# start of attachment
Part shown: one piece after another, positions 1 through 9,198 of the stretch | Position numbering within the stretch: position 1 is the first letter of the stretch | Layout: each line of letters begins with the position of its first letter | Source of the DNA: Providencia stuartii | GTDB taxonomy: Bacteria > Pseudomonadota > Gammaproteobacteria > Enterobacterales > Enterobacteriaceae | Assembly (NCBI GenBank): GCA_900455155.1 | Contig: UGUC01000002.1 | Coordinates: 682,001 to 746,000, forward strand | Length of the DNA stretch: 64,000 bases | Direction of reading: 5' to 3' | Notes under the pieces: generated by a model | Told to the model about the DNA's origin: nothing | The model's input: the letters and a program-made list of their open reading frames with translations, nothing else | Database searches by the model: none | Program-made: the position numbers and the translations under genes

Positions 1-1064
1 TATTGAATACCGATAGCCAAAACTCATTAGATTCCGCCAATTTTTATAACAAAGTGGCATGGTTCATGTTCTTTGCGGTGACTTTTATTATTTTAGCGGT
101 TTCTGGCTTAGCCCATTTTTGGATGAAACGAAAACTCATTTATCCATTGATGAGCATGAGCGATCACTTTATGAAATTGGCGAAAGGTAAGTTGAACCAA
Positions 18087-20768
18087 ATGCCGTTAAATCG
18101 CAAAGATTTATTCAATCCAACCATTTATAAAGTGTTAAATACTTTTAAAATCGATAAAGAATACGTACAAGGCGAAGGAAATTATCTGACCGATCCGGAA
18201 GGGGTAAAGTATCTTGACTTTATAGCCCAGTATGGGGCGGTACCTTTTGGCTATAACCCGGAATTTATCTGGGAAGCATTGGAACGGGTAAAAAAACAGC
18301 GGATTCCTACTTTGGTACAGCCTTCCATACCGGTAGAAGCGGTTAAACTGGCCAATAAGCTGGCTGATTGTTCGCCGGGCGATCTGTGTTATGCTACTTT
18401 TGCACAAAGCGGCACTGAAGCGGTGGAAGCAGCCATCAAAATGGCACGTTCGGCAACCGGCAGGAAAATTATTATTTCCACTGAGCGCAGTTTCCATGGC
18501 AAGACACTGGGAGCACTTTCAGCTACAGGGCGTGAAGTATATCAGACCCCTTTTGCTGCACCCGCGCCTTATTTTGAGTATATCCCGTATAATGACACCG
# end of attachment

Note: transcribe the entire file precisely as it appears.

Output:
Part shown: one piece after another, positions 1 through 9,198 of the stretch | Position numbering within the stretch: position 1 is the first letter of the stretch | Layout: each line of letters begins with the position of its first letter | Source of the DNA: Providencia stuartii | GTDB taxonomy: Bacteria > Pseudomonadota > Gammaproteobacteria > Enterobacterales > Enterobacteriaceae | Assembly (NCBI GenBank): GCA_900455155.1 | Contig: UGUC01000002.1 | Coordinates: 682,001 to 746,000, forward strand | Length of the DNA stretch: 64,000 bases | Direction of reading: 5' to 3' | Notes under the pieces: generated by a model | Told to the model about the DNA's origin: nothing | The model's input: the letters and a program-made list of their open reading frames with translations, nothing else | Database searches by the model: none | Program-made: the position numbers and the translations under genes

Positions 1-1064
1 TATTGAATACCGATAGCCAAAACTCATTAGATTCCGCCAATTTTTATAACAAAGTGGCATGGTTCATGTTCTTTGCGGTGACTTTTATTATTTTAGCGGT
101 TTCTGGCTTAGCCCATTTTTGGATGAAACGAAAACTCATTTATCCATTGATGAGCATGAGCGATCACTTTATGAAATTGGCGAAAGGTAAGTTGAACCAA
Positions 18087-20768
18087 ATGCCGTTAAATCG
18101 CAAAGATTTATTCAATCCAACCATTTATAAAGTGTTAAATACTTTTAAAATCGATAAAGAATACGTACAAGGCGAAGGAAATTATCTGACCGATCCGGAA
18201 GGGGTAAAGTATCTTGACTTTATAGCCCAGTATGGGGCGGTACCTTTTGGCTATAACCCGGAATTTATCTGGGAAGCATTGGAACGGGTAAAAAAACAGC
18301 GGATTCCTACTTTGGTACAGCCTTCCATACCGGTAGAAGCGGTTAAACTGGCCAATAAGCTGGCTGATTGTTCGCCGGGCGATCTGTGTTATGCTACTTT
18401 TGCACAAAGCGGCACTGAAGCGGTGGAAGCAGCCATCAAAATGGCACGTTCGGCAACCGGCAGGAAAATTATTATTTCCACTGAGCGCAGTTTCCATGGC
18501 AAGACACTGGGAGCACTTTCAGCTACAGGGCGTGAAGTATATCAGACCCCTTTTGCTGCACCCGCGCCTTATTTTGAGTATATCCCGTATAATGACACCG